I've now read eight books of Joanna Carl and that's a relatively prolific output. Unless you're a writer and your name is Nora Roberts, or Barbara Cartland, or Danielle Steel, or Agatha Christie. Okay so J Carl is not so prolific but it has been a real treat to read these books of hers over the span of a year. I dread the day when I'll have naught to look forward to except the books of other authors. I've made my peace with reading all of Miss Marple books, and I hope to handle the loss of this series' unblemished presence better. At least it's not outstayed its welcome. Unlike this review, and unlike life, really. My next to go to series would be crucial. Until then let's hope for the best. ( )
  Jiraiya | Jun 22, 2013 |
This Chocoholic Mystery series never disappoints! In this novel, both Lee and her husband find themselves ensnared in a murder investigation in which one of the detectives looks on them as his chief suspects. Things just get more complicated when Lee tries to understand the clues. For an entertaining read, complete with chocolate trivia that will have you flipping the pages even as you reach for the chocolate, you can’t do better than this. These engaging characters soon seem like old friends, and the more you read, the more you will want to read about their lives in this Michigan town. ( )
  Maydacat | Dec 21, 2012 |
This book certainly wasn't a master-piece but it did provide a nice easy-holiday-mystery-read. I didn't find the characters as endearing or compelling as some of the other popcorn series characters. This was partly because the main character wasn't flawed enough. Sure, she sometimes gets her tounge twisted under pressure which makes for some humorus scenes, but other than that she's almost model-esque. This might be because I have not read the previous novels in which she overcomes some trials to reach her current state. But, the mystery was thought-out well enough, and I enjoyed the portrayal of the small-town festivities and the tidbits of chocolate trivia sufficiently to recommend this book. ( )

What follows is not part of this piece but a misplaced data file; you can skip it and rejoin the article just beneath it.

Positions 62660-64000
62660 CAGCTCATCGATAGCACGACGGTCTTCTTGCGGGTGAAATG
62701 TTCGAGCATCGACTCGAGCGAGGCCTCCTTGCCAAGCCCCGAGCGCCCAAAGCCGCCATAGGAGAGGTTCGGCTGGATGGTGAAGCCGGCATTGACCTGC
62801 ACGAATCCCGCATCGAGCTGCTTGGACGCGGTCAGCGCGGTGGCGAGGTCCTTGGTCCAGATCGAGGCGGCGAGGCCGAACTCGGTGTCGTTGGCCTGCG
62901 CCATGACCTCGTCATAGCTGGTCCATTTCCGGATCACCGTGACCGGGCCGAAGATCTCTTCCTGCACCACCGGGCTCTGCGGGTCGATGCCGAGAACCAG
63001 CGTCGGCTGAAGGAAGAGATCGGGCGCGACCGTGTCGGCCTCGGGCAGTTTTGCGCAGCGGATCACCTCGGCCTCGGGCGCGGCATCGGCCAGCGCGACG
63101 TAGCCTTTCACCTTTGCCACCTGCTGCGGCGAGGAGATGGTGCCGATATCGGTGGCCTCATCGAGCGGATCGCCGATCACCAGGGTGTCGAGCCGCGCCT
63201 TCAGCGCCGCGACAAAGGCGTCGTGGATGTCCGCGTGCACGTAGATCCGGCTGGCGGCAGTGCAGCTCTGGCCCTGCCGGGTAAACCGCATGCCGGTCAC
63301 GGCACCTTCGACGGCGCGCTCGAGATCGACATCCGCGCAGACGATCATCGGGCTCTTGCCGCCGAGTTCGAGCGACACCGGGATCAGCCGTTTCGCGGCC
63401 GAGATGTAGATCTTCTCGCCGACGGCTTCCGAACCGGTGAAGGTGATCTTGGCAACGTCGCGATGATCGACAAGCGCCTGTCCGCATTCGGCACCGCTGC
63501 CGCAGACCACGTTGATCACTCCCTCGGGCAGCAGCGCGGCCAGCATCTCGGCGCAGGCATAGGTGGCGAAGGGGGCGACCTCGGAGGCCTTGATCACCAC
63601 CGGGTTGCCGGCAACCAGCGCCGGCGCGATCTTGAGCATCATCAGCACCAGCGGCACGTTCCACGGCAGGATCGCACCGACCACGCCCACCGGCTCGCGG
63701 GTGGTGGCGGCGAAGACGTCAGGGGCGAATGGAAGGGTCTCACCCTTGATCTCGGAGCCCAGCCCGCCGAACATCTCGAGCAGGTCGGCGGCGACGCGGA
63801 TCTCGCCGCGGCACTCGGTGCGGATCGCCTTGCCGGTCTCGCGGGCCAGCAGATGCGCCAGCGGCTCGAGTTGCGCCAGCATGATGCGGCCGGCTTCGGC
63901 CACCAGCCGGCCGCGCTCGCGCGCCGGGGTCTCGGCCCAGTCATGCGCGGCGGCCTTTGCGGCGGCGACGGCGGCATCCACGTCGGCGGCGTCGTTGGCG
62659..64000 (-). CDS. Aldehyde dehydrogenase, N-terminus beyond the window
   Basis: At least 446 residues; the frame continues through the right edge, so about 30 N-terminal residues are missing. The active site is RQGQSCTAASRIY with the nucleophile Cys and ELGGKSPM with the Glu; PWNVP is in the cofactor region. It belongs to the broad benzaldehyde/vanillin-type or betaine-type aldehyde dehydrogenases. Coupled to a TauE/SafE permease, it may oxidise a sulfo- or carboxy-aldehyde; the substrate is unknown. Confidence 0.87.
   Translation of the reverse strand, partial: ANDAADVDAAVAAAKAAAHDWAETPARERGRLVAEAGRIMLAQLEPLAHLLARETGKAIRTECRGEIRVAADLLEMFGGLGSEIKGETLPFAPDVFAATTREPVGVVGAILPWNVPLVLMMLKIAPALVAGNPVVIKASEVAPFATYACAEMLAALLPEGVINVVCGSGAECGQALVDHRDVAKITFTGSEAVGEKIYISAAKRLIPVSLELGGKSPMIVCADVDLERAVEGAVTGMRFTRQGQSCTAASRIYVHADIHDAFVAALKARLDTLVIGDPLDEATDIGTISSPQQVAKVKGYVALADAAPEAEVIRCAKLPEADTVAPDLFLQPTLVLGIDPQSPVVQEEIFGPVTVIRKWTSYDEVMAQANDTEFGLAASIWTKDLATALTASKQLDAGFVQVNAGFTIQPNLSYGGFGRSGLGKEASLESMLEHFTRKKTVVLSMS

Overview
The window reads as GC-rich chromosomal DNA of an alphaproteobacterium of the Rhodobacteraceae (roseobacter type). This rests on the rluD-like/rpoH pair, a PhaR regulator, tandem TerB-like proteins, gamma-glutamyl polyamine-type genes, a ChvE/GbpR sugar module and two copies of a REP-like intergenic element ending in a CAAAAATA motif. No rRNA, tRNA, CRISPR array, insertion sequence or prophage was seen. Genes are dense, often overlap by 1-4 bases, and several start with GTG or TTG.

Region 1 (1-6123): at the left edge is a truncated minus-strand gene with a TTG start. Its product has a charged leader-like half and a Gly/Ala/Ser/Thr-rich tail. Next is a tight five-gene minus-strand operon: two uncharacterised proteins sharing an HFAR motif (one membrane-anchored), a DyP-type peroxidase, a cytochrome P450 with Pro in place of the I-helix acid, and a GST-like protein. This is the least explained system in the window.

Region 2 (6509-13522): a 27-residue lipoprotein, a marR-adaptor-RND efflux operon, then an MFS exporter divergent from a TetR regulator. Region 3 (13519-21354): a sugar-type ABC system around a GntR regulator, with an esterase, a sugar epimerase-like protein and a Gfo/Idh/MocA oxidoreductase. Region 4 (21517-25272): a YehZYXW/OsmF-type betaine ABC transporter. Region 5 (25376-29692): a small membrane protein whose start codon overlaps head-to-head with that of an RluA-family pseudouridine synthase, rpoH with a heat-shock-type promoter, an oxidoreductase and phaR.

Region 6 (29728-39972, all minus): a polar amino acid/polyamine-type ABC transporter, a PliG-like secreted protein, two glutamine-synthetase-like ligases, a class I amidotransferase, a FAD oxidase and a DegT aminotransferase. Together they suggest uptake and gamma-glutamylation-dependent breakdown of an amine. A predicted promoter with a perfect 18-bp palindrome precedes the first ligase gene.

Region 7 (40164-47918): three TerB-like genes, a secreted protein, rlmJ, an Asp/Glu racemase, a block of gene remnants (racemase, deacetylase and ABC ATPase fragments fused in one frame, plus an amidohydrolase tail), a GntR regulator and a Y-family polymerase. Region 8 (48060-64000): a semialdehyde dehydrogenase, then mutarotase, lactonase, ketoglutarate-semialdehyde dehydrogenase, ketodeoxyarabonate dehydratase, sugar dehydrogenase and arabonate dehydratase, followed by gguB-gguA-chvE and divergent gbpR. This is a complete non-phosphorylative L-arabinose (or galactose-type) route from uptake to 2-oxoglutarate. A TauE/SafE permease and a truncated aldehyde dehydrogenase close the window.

tsisler | Jan 14, 2011 |
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For the Old Broads--
Carolyn, Judy, Marcia, and Merline
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"If you don't want to serve on committees," Maggie McNutt said, "you should stop bringing chocolate to meetings."
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Amazon.com Product Description (ISBN 0451225066, Hardcover)

The scrumptious—and deadly— hardcover debut of the national bestselling Chocoholic Mysteries.

Lee McKinney Woodyard knows that being in the luxury chocolate business isn’t all sweetness and light, and neither is the holiday season. But she tries to draw the line at cold-blooded murder.

As treasurer of WinterFest, Lee is up to her elbows in the arguments, egos, and last-minute mix-ups that happen behind the scenes. But she’s coping, even when the guest juror of the art show shows up drunk. Lee leaves him to sleep it off, and is stunned the next day when her husband, Joe, discovers someone has put the visiting dignitary into a permanent state of repose...

(retrieved from Amazon Thu, 12 Mar 2015 18:21:04 -0400)

(see all 2 descriptions)

As treasurer of WinterFest, Lee McKinney Woodyard is getting tired of the egos, arguments, and last-minute mix-ups, especially when the guest juror of the art show shows up drunk, a situation that gets worse when her husband discovers that the visiting dignitary has been murdered, in a mystery set in the luscious if deadly world of chocolate.… (more)